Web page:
Op-Ed: The results on voter ID laws are in — and it’s bad news for ethnic and racial minorities

Voter ID rules are posted at the door of the Alamance Fire Station on March 15 in Greensboro, N.C.
(Andrew Krech / Associated Press)

The North Carolina voter identification law was blocked last week when the U.S. Supreme Court denied an emergency appeal to reinstate it before the 2016 elections. That’s good news for minorities in the Tar Heel State because we now know that such laws significantly suppress their votes. Unfortunately, one-fifth of the nation’s population is still subject to strict voter ID laws.

In 10 states this November, people won’t be allowed to vote unless they provide identification at the polls. The first of the laws requiring ID was implemented in 2008, and only recently has enough time passed to produce clear answers to the question of how the demand for ID affects turnout.

My colleagues Nazita Lajevardi and Lindsay Nielson and I analyzed validated voting data from the Cooperative Congressional Election Study in order to follow voter turnout from 2006 through 2014 among members of different groups — almost a quarter-million Americans in all — in states with and without strict ID laws.


The patterns are stark. Where strict identification laws are instituted, racial and ethnic minority turnout significantly declines.

One way we analyzed the data was to compare the gap in turnout among races and ethnic groups. It is well established that minorities turn out less than whites in most elections in the United States. Our research shows that the racial turnout gap doubles or triples in states that enact strict ID laws.

Latinos are the biggest losers. Their turnout is 7.1 percentage points lower in general elections and 5.3 percentage points lower in primaries in strict ID states than it is in other states. Strict ID laws lower African American, Asian American and multi-racial American turnout as well. In fact, where these laws are implemented, white turnout goes up marginally, compared with non-voter ID states.

The racial and ethnic patterns persist even after we control for factors other than voter ID laws. We ran the data to check the influence of other state-level electoral laws that encourage or discourage participation, of particular issues in each state and congressional district, of the overall partisanship of each state, and of an array of individual demographic characteristics. Regardless of how we looked at the data, we found that strict voter ID laws suppress minority votes.

It is unlikely that the falloff in turnout is due to a reduction in actual voter fraud. Voter ID laws can only prevent voter impersonation, where someone votes in another person’s place. Despite widespread efforts to find such fraud, documented instances are almost nonexistent. Justin Levitt, law professor and now a deputy assistant attorney general in the Justice Department, tracked voter-impersonation allegations from 2000 through 2014 in all kinds of U.S. elections — general, primary, special and municipal. As of August 2014, he found 31 credible instances out of more than 1 billion votes cast in general and primary elections alone.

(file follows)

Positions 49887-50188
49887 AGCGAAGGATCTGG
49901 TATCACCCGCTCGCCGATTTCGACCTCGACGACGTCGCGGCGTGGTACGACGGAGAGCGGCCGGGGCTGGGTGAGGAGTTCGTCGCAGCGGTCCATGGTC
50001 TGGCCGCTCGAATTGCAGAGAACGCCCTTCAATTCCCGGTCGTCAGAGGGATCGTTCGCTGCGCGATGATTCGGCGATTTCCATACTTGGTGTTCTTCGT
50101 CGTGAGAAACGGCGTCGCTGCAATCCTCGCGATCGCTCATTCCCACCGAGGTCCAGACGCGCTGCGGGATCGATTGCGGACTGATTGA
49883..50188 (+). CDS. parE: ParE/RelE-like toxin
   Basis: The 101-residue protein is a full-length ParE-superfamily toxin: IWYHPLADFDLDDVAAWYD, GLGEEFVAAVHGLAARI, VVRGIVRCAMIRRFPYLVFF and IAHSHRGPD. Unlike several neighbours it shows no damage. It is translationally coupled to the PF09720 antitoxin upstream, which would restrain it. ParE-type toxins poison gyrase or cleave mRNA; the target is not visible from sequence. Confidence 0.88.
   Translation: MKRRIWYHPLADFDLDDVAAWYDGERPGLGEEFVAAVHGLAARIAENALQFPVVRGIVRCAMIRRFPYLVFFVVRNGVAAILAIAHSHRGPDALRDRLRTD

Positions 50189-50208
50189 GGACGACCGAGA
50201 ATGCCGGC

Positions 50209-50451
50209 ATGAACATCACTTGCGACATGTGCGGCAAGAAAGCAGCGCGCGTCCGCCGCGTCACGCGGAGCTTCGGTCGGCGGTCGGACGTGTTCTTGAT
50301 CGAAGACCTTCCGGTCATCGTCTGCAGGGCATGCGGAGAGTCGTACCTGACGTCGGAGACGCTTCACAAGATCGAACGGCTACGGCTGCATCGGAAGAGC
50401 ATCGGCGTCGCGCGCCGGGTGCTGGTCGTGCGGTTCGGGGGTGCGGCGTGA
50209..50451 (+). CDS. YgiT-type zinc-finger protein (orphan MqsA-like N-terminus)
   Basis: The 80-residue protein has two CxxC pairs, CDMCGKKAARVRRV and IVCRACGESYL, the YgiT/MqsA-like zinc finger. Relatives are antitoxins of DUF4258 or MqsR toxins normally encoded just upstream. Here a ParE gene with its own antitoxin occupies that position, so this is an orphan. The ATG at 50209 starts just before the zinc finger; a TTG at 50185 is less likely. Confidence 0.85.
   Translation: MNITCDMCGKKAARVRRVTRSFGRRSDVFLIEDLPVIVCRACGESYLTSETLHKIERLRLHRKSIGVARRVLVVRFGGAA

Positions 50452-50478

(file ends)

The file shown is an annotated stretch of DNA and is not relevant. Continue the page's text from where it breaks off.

The suppression patterns in voter ID states have real political consequences. In states where the voices of Latinos, blacks and Asian Americans become more muted and the relative influence of white America grows, the influence of Democrats and liberals wanes and the power of Republicans grows. It should thus not be surprising that strict voter ID laws have been passed almost exclusively by Republican legislatures.


The political effects are strongest in primary elections. The turnout gap between Republicans and Democrats in primary contests more than doubles from 4.3 points in states without strict ID laws to 9.8 points in states with strict ID laws. Likewise, the gap between conservatives and liberals more than doubles from 7.7 to 20.4 points.

Strict voter ID laws are in effect in about a third of the presidential election battleground states, where they could make a difference in the outcome, especially if the election tightens through the fall. Down ballot races could also be affected. Senate races in Indiana, Ohio, Arizona and Wisconsin — all states with strict ID laws and all states with Republican incumbents — are currently too close to call. By preventing racial and ethnic minorities from voting, and by increasing the influence of Republicans over Democrats, strict ID laws could keep these states red, a far from insignificant outcome given that the Democrats need only flip four seats to gain a Senate majority if they also win the White House (the vice president casts the tie-breaking vote in the Senate).

Until now, the data to assess the impact of voter ID laws hasn’t been available. But the results are in. Strict voter identification laws hurt minorities and they distort and skew American democracy.

Zoltan L. Hajnal is a professor of political science at UC San Diego and is co-author of “Voter Identification Laws and the Suppression of Minority Votes,” forthcoming in the Journal of Politics.

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